Screen-free homeschooling is a growing trend among families with children. Many parents find that removing screens from their child’s education helps to improve focus, communication, and creativity. While many online resources are available for homeschoolers, many parents find that removing screens from the learning environment helps create a more hands-on experience for their children.
I hope you enjoy reading this blog post. If you want to do my course on how to homeschool, click here.
Before you start your screen-free homeschool, it’s essential to know why it’s such a rewarding step and will transform your homeschool!
Note: No infant screen-time has been used in the making of this blog.
This post has affiliate links. By buying through these links you can help support the website at no extra cost to you.
Immediate Benefits of Screen-Free Homeschooling
Some of the benefits of screen-free homeschooling (or even a short screen-free fast) are:
- the house is quiet, and there is no longer constant background noise
- children are calmer and less whiny as they’re no longer scheming for the next screen-time session
- imagination skyrockets as children make their own fun!
- children play together more and get along better
- constant fights and nagging over ‘whose turn is it next’ ends
- children are more excited to wake up and play hands-on games together like dress-ups, cubby building, and dolly shows
The following benefits of screen-free time appear more the longer you do screen-free homeschooling.
Children become self-regulated
Most parents have to closely monitor their children’s time on screens when screen-time is frequent during the day. Limits are constantly pushed as children sneakily press ‘Play Next Episode.’
And this becomes a habit.
But, if screen time is rare, children are more constantly self-regulated with screen time. You can ask your child to only ‘watch one episode then give the iPad back to Dad’ without a tantrum or sneaky tactics.
I’ve seen this happen with my son, Luke. The more episodes he watches, the more likely he is to feel unsettled when an episode is stopped. However, if he only watches an episode once in a blue moon, he’s very happy to stop watching after a single episode.
That’s because he remembers all the other non-techy things he can play with and soon buzzes off to do those activities instead.
Reading like crazy!
Kids fall in love with books as they realize they can get just as much adventure out of books as they can from watching a screen.
Their literacy skills increase as they’re more motivated to read books.
Families become more active
Going outside for a run, walk or cycle becomes an exciting business. Because parents have to accompany their kids, the whole family benefits from being more active!
We are closer as a family
Screen-free homeschooling means children interact less with the screen and more with parents and siblings. This means children become closer with their family and more there’s more harmony around the home!
Homeschooling programs becomes entertaining
Instead of children saying, “Okay if I do schoolwork, Mom, can I watch my [TV program]?” they begin to look forward to learning from their schoolwork.
Homeschool curriculum should be fun, and many are! If it’s not, look for a new one. A few choices are BJU Press, Memoria Press, and Schoolhouse Teachers. You can look at a complete list of homeschool curricula here).
Parents have less guilt
Instead of feeling guilty about your children being glued to a screen for longer than they should be, parents feel better, and they have more time to spend in face-to-face interactions with their children.
Learn new skills independently
Consequently, they can also learn new skills by themselves. Because they can read anything themselves and no longer are focused on learning from a screen, they can hire books about anything they’re interested in learning about!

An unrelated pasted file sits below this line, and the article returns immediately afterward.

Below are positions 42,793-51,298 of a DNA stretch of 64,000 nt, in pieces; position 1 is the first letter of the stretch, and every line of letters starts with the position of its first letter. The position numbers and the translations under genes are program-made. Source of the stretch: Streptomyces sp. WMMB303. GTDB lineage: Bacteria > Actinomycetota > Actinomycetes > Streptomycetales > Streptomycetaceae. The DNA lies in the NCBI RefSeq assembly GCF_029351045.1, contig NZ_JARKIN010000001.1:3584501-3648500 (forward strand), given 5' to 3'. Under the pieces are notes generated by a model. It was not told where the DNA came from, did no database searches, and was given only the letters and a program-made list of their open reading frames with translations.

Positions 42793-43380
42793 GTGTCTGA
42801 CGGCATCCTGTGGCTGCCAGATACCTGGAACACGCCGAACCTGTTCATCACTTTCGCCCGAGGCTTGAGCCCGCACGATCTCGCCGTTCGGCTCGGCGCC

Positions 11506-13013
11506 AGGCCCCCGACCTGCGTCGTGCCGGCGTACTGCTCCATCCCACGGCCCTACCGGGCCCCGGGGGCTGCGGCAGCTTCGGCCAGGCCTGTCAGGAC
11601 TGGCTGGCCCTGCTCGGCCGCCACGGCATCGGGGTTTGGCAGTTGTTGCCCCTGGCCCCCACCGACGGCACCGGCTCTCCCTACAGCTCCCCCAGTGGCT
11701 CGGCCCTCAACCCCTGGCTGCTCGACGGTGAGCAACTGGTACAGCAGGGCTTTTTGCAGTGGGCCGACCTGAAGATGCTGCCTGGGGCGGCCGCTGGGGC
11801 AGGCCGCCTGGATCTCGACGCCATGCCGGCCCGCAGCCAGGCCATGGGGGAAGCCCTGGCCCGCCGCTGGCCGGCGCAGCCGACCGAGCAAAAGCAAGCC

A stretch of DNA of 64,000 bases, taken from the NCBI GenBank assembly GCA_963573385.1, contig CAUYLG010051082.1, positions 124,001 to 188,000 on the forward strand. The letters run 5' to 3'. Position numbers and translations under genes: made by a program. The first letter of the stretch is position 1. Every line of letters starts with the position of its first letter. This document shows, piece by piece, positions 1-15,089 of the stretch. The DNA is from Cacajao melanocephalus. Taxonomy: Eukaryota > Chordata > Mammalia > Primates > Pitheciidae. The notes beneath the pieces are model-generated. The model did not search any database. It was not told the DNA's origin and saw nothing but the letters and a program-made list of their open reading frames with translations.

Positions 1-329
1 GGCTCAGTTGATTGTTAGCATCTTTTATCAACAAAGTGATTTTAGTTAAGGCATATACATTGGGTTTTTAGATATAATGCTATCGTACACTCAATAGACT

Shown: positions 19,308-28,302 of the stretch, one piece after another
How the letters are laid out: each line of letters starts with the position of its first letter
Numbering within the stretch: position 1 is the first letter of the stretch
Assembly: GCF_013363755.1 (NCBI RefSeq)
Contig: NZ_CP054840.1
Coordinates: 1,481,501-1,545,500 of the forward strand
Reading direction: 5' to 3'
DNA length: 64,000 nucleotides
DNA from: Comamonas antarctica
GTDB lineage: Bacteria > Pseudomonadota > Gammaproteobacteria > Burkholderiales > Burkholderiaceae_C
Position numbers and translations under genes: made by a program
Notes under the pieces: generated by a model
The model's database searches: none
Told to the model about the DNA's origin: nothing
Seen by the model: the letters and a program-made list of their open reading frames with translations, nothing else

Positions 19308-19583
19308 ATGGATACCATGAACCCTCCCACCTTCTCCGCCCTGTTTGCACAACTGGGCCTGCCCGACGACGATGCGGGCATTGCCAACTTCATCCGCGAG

What the experts say
Too much screen time can cause problems. Experts identify these issues:
– sleep problems associated with screen time, especially later at night, cause attention problems, anxiety & depression, social and behavioral problems.
– this can cause unhealthy weight gain and poor academic performance
– if this pattern of screen time continues, there might be a negative structural and functional change in the brain
Children under two years of age shouldn’t have any screen time. Children from 2-5 years old should have no more than 1 hour a day (according to experts). 5-17-year-olds should watch no more than 2 hours a day.
Why “Educational Media” for young children is a COP OUT
Follow the money.
Who makes money when you buy this or that ‘educational program’?
Parents feel good about getting a TV show labeled ‘educational.’ Labeling something educational means parents are more likely to buy it because it immediately becomes ‘good for the kids.’
But hooking parents like this is a big lie worth big bucks. But, if overused, the negative impact of technology on children can outweigh the positive effects.
Example: “Minecraft is Educational”
There’s a big push for homeschoolers to learn through Minecraft – a video game where children make things using blocky online elements.
The idea is to get into funschooling. That is, children learn best through interest-based learning, so find something that’s fun and use that to homeschool.
It’s fun and educational. Yes.
So, NO educational screen time?
Education can be done in so many different ways. Through books, through outside activities, and online screen-time.
Screen time can have its place in your homeschool, and you can slowly introduce screens back in after your screen-time fast of a week.
But don’t think your kids will suffer from a break of a week or more.
Many years ago, my husband and I decided to stop watching television for a month and see how that went. We never went back. There were just too many benefits of going screen-free!
But…screens are the way of the future, aren’t they?
Absolutely. But, screen addiction is such a big thing; it’s essential to safeguard our children by teaching them to self-regulate usage when they’re older (think of all the addicted 30-year-old gamers today…).
Why self-regulation matters and where screen time fits in
Children with self-regulation tend to be happier and more secure individuals who can live for the current pleasures instead of hankering after that coveted future activity.
They can regulate their emotions more, wait their turn, persist with a challenging task, and resist misbehaving impulses.
Where does screen-free homeschooling fit in?
When homeschool parents impose daily screen time hours, they have to regulate the total time spent on technology. Children don’t do that themselves.
Furthermore, there’s often a fight as children push the boundaries of what they’re allowed to do.
When you get rid of screens, you don’t have to regulate your children’s lives so much, and their mental health improves as they are no longer arguing constantly.
Why screen time limits don’t work well in homeschooling families